A major tenet of American journalism is that reporters protect their sources. Wikileaks is certainly not a traditional news organization, but Greene’s persistent attempts to get Assange to violate confidentiality was alarming, especially considering that there has been no challenge to the authenticity of the material in question.
In the interview, conducted over Skype, Greene pressed Assange to verify the theory that the 20,000 leaked emails from the Democratic National Committee that Wikileaks published came from Russia.
“Did those hacks that Wikileaks released, did those emails come from Russia?” Greene asked.
“Well we don’t comment as to our sources,” Assange replied. He remains confined in the Ecuadorian embassy in London where he has lived since 2012, despite a U.N. panel’s ruling that has been “arbitrarily detained.”
Greene brought it up again: “Every cyber expert who’s looked at this has said it’s Russia. Are you telling me that that information did not come to you from Russia?”
Greene was exaggerating: Cybersecurity consultant Matt Tait recently told Politifact that “The consensus that Russia hacked the DNC is at this point very strong, albeit not unanimous.”
Assange replied to Greene: “No cyber expert has said that our emails that we have published have come from Russia, what they have said is that they have looked at some of the hacking of the DNC over the last two years and said that the malware in that hacking appeared to be Russian.”
Greene asked again: “Do you know where these emails came from?”
Assange replied: “Yes I know where they came from, they came from the DNC.”
NPR’s own ethics handbook urges journalists to respect and protect sources: “As an ethical matter, we would not want to reveal the identity of an anonymous source unless that person has consented to the disclosure. That’s why we take the granting of anonymity seriously.”
NPR’s coverage of James Risen, the New York Times reporter who was pressured by the government to reveal his sources, was more respectful of the obligation to keep promises. Even Terry Gross, the notoriously tough interviewer NPR member station WHYY’s Fresh Air, did not ask Risen to reveal his sources.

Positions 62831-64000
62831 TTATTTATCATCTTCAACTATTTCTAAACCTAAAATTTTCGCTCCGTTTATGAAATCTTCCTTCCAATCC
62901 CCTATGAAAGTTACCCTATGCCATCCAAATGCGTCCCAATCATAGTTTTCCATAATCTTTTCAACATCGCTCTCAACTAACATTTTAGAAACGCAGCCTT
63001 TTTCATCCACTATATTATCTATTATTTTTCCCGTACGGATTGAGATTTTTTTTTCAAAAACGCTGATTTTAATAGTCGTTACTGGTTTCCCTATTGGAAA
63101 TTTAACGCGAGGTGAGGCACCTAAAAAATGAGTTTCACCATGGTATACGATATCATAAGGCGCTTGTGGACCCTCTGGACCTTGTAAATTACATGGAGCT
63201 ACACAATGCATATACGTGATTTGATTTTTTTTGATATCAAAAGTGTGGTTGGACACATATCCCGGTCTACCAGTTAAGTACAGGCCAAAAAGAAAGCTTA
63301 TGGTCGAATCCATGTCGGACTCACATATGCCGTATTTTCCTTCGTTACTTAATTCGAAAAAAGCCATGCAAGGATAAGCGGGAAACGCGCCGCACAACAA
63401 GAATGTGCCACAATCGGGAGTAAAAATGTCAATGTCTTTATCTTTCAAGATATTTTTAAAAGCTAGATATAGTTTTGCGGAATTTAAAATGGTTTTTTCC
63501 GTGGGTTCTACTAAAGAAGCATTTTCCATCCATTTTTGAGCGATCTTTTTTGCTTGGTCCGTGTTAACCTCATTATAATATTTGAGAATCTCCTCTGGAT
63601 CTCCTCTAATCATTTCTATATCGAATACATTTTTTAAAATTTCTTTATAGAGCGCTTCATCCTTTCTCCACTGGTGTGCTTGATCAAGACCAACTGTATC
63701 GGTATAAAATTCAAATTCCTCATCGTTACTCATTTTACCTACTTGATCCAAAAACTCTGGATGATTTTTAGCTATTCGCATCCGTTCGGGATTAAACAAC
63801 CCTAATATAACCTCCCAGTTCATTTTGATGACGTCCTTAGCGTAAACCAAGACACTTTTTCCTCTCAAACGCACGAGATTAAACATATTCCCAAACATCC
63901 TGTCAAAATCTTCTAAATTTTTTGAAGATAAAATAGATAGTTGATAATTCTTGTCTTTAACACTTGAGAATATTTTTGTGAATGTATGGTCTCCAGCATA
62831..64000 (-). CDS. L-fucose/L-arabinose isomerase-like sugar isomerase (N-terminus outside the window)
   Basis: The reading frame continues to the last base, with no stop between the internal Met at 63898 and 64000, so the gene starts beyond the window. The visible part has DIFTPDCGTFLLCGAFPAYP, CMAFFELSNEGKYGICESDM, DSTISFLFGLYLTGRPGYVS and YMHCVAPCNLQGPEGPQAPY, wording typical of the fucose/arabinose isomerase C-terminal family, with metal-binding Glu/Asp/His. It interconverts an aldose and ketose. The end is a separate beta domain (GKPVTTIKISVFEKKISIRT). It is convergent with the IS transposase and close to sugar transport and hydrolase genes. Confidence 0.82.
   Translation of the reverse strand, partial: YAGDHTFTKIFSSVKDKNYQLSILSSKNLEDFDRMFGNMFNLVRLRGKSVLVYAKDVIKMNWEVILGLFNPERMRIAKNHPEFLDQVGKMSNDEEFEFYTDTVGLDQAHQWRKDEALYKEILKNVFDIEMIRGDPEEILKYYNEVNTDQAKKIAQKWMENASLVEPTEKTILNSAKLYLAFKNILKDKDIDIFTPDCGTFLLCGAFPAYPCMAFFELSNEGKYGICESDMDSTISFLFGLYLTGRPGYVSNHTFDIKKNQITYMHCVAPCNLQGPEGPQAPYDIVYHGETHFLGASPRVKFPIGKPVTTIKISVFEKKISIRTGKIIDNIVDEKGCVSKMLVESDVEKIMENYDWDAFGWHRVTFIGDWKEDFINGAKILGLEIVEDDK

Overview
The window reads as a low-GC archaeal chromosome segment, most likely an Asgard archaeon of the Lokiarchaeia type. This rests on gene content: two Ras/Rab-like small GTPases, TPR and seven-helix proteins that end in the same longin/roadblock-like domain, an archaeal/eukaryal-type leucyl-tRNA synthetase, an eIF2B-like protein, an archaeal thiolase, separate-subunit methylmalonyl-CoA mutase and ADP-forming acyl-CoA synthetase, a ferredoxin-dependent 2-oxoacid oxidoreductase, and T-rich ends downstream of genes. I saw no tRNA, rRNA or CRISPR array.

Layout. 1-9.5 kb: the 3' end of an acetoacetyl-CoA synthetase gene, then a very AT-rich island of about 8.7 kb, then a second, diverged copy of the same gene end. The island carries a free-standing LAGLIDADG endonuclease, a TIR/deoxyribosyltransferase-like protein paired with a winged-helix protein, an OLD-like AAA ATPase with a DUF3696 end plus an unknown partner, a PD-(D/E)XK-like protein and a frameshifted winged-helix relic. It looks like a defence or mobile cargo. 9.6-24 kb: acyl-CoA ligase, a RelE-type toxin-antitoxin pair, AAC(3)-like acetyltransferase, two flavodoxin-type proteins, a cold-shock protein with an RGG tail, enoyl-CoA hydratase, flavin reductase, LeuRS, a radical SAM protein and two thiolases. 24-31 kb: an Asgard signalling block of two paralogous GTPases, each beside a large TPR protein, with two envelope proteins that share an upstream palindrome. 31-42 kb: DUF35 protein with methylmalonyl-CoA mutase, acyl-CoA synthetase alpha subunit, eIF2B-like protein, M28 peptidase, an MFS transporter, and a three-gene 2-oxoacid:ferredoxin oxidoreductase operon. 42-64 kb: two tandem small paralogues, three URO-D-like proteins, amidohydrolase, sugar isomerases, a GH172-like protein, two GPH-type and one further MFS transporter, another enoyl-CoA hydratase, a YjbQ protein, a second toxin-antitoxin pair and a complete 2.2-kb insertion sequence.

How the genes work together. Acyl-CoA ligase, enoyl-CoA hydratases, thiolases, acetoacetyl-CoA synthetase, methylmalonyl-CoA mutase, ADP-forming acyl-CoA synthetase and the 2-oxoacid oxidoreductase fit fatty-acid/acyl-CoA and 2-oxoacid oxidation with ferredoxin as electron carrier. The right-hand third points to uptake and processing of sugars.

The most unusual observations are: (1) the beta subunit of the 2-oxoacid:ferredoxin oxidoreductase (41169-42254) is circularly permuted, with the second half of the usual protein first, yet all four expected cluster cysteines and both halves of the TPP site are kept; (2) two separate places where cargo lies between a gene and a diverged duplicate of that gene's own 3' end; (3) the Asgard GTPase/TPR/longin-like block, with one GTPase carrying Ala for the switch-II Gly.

Mark Memmott, NPR supervising editor for standards and practices, told The Intercept in an email: “It’s our job to ask people – experts, politicians, CEOs and even other journalists – where they’re getting their information. We should always be checking the credibility of our sources, no matter who they are. Mr. Assange was free to answer or not.”
Later in the Assange interview, Greene asked again: “Do you know the source that provided them to you?”
Assange replied: “We don’t comment on sourcing, because it makes it easier for any investigation.”
Greene began to ask again: “You brought up this question of whether you’re a threat to national security. There are cyber security experts who say that someone in Russia, perhaps the Russian government, was responsible for getting this information to you. If you indeed –”
But Assange interrupted: “No there aren’t,” he said, “they’re speaking about the DNC, not our publications. There’s a difference.”
Greene again: “If the United States government thought that you might have knowledge that a foreign government hacked into a political institution in the United States” –here Assange sighs– “during a presidential election” — Assange cut in: “they haven’t asked.”
Greene also referred to Wikileaks’ “alleged sources in Russia” and “actual sources in Russia.”
Finally, Greene asked why Wikileaks is offering a $20,000 reward for information about the death of Seth Rich, a Democratic National Committee staffer who was shot and killed on July 10 in Washington, DC.
“Any allegation that someone has been murdered because they are a Wikileaks source, even if it only has a small probability of it being true, is very concerning to us,” Assange said. “We have a perfect record in protecting the identity of our sources and we want to establish quickly exactly what the circumstances were in Seth Rich’s killing.”
“Was he a source of yours?” Greene replied.
Assange replied: “We don’t disclose sources, even dead sources.”
Naomi LaChance was formerly an intern at NPR.
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